“Yeah-right. Like Frankie is going to waste all this time and money looking for a hundred dollar whore. She took something and the boss wants it back.”
“And if she doesn’t want to give back what she took?” I asked.
He shook his head. “Oh, she’ll give it back all right. I always collect. It’s why Frankie sent me.” To further accentuate the point he straightened himself up, snapped his head to the side and smiled when his neck made a popping sound. “Now get out of here. I see they’re locking up the place and I don’t want to miss my Destiny now, do I?” He laughed aloud at his own joke and took a step away from me.
An uneasy feeling crept over me and I reached out and caught his arm. “Maybe I should talk to her for you.”
Everything I’d read about Frankie Szymanski indicated he had a propensity for violence. Despite the assurances, I didn’t trust Frankie, or his henchman. The last thing I needed was to be responsible for another girl getting hurt or killed.
With exaggerated care he shook my hand off his arm and turned back to face me. “Don’t never touch me like that, Darling.”
When he realized what he’d said his eyes narrowed and his face took on a red glow. With a quick flick of his fingers he reached for the edge of his jacket and drew it aside enough for me to see the revolver hanging in a holster beneath his left arm.
“I don’t plan to hurt the girl if get what I want. Frankie, he also told me not to hurt you if you followed instructions and did what you were told. Now like I said, get the hell out of my sight.”
I considered my options. My great-great-great grandfather, Dusty, would not have hesitated. He’d have drawn his gun and shot first. There were two problems with that scenario. First, I didn’t have a gun on me, and second, the last thing I needed in the middle of Key West was to reenact the Gunfight at the OK Corral. Especially when there was only one gun and it wasn’t mine. I figured if I moved quickly I could probably disarm him, but then again, someone might get shot. Since I was the likely recipient of the bullet, I decided on a tactical retreat.
“Sure,” I said. “It’s not really any of my business.” I glanced over at the bar and started walking toward Duval.
“Now you’re thinking,” he said. “I ain’t gonna hurt the broad.” He cleared his throat and added, “Unless of course she makes me. Truth is, most people see me, take one look at the gun, and it’s all over.”
I didn’t say anything, but forced myself to continue walking away from him. When I turned the corner I stepped out of sight behind a store that billed itself as ‘The Topless Bikini Shop’.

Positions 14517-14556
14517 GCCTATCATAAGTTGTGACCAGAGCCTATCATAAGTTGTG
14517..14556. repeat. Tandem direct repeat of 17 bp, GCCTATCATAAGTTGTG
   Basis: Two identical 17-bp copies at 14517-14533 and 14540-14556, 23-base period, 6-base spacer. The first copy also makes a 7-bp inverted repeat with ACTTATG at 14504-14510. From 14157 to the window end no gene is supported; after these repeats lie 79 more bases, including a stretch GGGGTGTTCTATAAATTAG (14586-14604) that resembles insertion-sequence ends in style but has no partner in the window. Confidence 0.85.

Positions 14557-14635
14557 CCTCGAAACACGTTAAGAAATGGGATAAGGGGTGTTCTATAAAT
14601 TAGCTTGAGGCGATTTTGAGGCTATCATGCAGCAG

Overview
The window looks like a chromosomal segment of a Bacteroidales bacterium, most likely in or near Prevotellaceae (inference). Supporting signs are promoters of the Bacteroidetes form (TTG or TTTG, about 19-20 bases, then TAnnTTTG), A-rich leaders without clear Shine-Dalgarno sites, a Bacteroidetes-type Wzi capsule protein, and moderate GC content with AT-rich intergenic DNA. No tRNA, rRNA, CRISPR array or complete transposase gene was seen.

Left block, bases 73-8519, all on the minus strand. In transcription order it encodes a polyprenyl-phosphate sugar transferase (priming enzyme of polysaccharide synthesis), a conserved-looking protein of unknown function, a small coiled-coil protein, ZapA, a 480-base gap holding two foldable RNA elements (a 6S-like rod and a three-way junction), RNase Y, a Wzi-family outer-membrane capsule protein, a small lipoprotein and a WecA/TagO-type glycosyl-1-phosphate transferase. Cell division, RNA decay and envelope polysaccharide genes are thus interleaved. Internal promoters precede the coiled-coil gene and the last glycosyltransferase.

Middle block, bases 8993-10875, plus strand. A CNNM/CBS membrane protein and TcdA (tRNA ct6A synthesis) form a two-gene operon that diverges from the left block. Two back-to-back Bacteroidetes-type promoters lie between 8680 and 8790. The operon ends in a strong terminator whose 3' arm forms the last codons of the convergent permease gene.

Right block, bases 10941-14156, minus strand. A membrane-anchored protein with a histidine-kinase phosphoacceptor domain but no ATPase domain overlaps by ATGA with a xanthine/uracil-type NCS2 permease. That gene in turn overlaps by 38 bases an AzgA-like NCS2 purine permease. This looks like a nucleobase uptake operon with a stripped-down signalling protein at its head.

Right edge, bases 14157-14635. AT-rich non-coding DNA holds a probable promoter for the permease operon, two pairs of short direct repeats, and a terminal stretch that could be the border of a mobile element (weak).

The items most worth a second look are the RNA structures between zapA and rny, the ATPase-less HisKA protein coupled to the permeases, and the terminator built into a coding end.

Duval was starting to wind down. Traffic was light and a few late night drinkers wandered the streets in small groups. If I’d seen a cop I would have flagged him down, but it appeared that if I wanted to help the girl I was on my own.
Every instinct told me to keep going, but I already felt responsible for the death of one girl in the line of business. Because of that girl, I wasn’t about to leave Destiny to the clown with the gun. Instead, I edged back and peered around the wall in time to see the man in black slide behind a gumbo-limbo tree and disappear into the shadows.
The first one out the door was Billy. He carried a backpack and strolled over to a red motor scooter parked next to the bike rack. He sat down, fumbled in his pack, and when he lit a cigarette a flash of light lit up his face. I figured he was waiting for Destiny, and I wondered how Bob would handle the situation.
Marissa and Joe were next. Joe climbed into a pink cab that pulled up to the curb, and half a minute later a motorcycle roared up. Marissa ran to it, hopped on, and wrapped her arms around Christy. As they pulled away, the door opened and Destiny followed Tanya out of the bar.
Destiny carried a purse slung over her shoulder, and Tanya carried a sweater. In her heels Destiny was over six-feet tall and was a stunning woman, but I couldn’t take my eyes off Tanya. She gave the door handle a good shake to make sure it was secure, and then the two of them walked arm in arm over to the bike rack.
“Hey, hurry up will ya,” Billy called out. “I want to get the hell out of here.”
Destiny shot Billy the finger, and stood waiting while Tanya bent over and unlocked the only remaining bike in the rack. Finally, Tanya threw her sweater into the basket and when she rode off, Destiny strolled over to stand beside the scooter.
Her jeans were tight, and while she struggled to climb onto the back of the scooter the man in black stepped out from behind the tree. His right arm rested along his body and the weight of the gun in his hand caused him to list slightly.